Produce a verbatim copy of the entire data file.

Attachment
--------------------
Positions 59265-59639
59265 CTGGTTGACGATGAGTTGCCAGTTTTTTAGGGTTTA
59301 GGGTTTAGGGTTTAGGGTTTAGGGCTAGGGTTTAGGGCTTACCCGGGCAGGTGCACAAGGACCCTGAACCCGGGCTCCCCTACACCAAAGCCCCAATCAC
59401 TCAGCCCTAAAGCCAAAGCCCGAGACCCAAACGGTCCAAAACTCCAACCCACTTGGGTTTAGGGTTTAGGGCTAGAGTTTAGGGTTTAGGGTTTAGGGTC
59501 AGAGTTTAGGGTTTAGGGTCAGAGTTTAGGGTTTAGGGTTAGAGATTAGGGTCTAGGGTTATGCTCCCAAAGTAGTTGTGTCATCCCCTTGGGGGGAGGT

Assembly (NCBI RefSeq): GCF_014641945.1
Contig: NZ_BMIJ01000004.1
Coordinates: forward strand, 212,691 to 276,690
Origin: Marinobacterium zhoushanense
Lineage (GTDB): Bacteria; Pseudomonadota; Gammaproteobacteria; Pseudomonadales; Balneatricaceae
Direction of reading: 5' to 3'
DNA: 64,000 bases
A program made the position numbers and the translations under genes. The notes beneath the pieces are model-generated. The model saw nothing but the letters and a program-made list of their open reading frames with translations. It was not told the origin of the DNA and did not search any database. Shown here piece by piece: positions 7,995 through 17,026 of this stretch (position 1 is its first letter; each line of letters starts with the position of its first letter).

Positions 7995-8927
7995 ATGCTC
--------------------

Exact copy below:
Positions 59265-59639
59265 CTGGTTGACGATGAGTTGCCAGTTTTTTAGGGTTTA
59301 GGGTTTAGGGTTTAGGGTTTAGGGCTAGGGTTTAGGGCTTACCCGGGCAGGTGCACAAGGACCCTGAACCCGGGCTCCCCTACACCAAAGCCCCAATCAC
59401 TCAGCCCTAAAGCCAAAGCCCGAGACCCAAACGGTCCAAAACTCCAACCCACTTGGGTTTAGGGTTTAGGGCTAGAGTTTAGGGTTTAGGGTTTAGGGTC
59501 AGAGTTTAGGGTTTAGGGTCAGAGTTTAGGGTTTAGGGTTAGAGATTAGGGTCTAGGGTTATGCTCCCAAAGTAGTTGTGTCATCCCCTTGGGGGGAGGT

Assembly (NCBI RefSeq): GCF_014641945.1
Contig: NZ_BMIJ01000004.1
Coordinates: forward strand, 212,691 to 276,690
Origin: Marinobacterium zhoushanense
Lineage (GTDB): Bacteria; Pseudomonadota; Gammaproteobacteria; Pseudomonadales; Balneatricaceae
Direction of reading: 5' to 3'
DNA: 64,000 bases
A program made the position numbers and the translations under genes. The notes beneath the pieces are model-generated. The model saw nothing but the letters and a program-made list of their open reading frames with translations. It was not told the origin of the DNA and did not search any database. Shown here piece by piece: positions 7,995 through 17,026 of this stretch (position 1 is its first letter; each line of letters starts with the position of its first letter).

Positions 7995-8927
7995 ATGCTC